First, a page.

Suppose that we want to find the "largest level" of a random noise that can safely be added to an image such that the resultant noisy image cannot be distinguishable from the original noise-free image. For this purpose, we design the following subjective experiment:

Let I be the reference (noise-free) image. We first add a high level of noise to I to get a noisy image J. We then display I and J side by side, and ask a user to reduce the level of the noise in J gradually using a slider until he/she cannot distinguish between the reference image and the noisy image. The resultant level is then considered as the largest level of imperceptible noise for I.

But do you think that this experiment is technically sound? Also, can we use an adaptive procedure like QUEST to find the desired threshold/noise level? What do you think?

up vote 5 down vote accepted

You are describing two classical psychophysical techniques. The first one is called matching: you try to perceptually match stimulus J to stimulus I. The problem I can see here is that under the level of noise for which the two images are indiscriminable (called absolute threshold), any value would be a match, so that's an ambiguous task. There is another technique where you would ask your observer to press a button when she first notices a difference between the two images while the noise is slowly increasing. You alternate with trials where the observer reports when she cannot perceive a difference between the two images while the noise is slowly decreasing (these values will be different because of perceptual hysteresis). Then you take the average of these values.

The second technique is called a 2-alternative forced choice task. It's the technique used by most psychophysical studies today. There are different ways you could implement it but the simplest would be to ask your observer which of 2 images displayed simultaneously (or successively) contains noise. Then you can indeed use an adaptive technique such as QUEST, a fixed-step staircase or any of the hundreds of staircases that exist to find the threshold at which your observer is N% correct (N being an arbitrary value you fix in advance).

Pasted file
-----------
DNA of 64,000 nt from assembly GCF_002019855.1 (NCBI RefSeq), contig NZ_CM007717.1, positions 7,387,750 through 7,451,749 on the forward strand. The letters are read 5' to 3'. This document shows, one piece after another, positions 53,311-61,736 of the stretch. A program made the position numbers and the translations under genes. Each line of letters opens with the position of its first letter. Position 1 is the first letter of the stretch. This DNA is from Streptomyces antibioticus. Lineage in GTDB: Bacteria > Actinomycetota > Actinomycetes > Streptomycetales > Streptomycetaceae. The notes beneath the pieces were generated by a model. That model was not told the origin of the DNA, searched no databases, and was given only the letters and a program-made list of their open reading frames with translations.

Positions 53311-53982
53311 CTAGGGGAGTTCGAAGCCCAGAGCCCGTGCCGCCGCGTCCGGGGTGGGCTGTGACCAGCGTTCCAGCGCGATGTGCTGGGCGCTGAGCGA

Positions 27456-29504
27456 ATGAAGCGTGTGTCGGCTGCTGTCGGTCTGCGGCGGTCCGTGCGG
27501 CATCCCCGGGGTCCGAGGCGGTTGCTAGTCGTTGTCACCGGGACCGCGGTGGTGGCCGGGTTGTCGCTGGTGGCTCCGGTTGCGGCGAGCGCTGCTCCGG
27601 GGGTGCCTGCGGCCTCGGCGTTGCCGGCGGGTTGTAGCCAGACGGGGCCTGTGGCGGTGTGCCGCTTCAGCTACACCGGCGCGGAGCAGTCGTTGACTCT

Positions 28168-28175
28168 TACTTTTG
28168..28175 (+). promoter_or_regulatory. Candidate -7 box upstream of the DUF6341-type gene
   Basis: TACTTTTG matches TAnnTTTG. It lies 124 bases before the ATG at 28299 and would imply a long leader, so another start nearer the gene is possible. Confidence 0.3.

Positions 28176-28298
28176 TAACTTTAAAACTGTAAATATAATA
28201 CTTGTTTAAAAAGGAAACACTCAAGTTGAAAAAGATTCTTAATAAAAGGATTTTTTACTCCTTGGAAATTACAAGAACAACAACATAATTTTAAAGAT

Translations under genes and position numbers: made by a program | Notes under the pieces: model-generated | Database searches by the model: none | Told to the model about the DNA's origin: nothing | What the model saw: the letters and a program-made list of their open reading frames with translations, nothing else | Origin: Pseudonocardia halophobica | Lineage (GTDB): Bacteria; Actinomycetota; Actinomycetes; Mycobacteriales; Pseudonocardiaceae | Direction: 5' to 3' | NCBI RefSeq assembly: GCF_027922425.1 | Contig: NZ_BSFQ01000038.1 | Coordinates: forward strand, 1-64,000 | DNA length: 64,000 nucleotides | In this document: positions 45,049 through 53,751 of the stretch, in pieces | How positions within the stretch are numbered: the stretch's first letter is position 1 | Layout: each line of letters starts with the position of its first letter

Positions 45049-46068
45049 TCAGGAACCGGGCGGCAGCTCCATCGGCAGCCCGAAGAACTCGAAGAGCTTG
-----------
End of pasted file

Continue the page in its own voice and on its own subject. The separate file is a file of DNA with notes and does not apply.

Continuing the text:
A last technique could be useful. If you want to find not only the threshold at which your observer can perceive noise but the entire function that links noise level to perceived "noisiness", then you could use Maximum Likelihood Difference Scaling. See the paper below.

Sources

Any psychophysics textbook would do, this a very good one: Kingdom, F. A., & Prins, N. (2010). Psychophysics: A practical introduction.

MLDS technique: https://jov.arvojournals.org/article.aspx?articleid=2192635

  • Thank you very much for your very helpful response. At the moment, I am asking my observer to press a button when she cannot perceive a difference between the two images while the noise is slowly decreasing. So, based on your answer, this is a valid approach, however, due to perceptual hysteresis, I need to do the alternate as well, i.e., I need to ask my observer to press a button when she first notices a difference between the two images while the noise is slowly increasing, and then compute the average of the two obtained values. Do you confirm this? – user2957386 Sep 9 at 14:13
  • 1
    Yes, that would be a valid technique. – baca Sep 10 at 15:38
  • I would love to see a citation on your 90% number. Speech intelligibility research rarely uses 2AFC. Same with sound localization, and music quality ratings. Clinical hearing tests almost always use the method of free response (or something like that). While powerful, 2AFC is not suitable for every problem. – StrongBad Sep 12 at 15:12
  • Fair enough, 90% was a figure of speech. However speech intelligibility or music quality rating hardly qualify as psychophysics. Clinical hearing is simply not science, so why even mention that? Whether 2AFC tasks deserve to be so widespread is beside the point. It is, by far, the most used technique. – baca Sep 13 at 22:27

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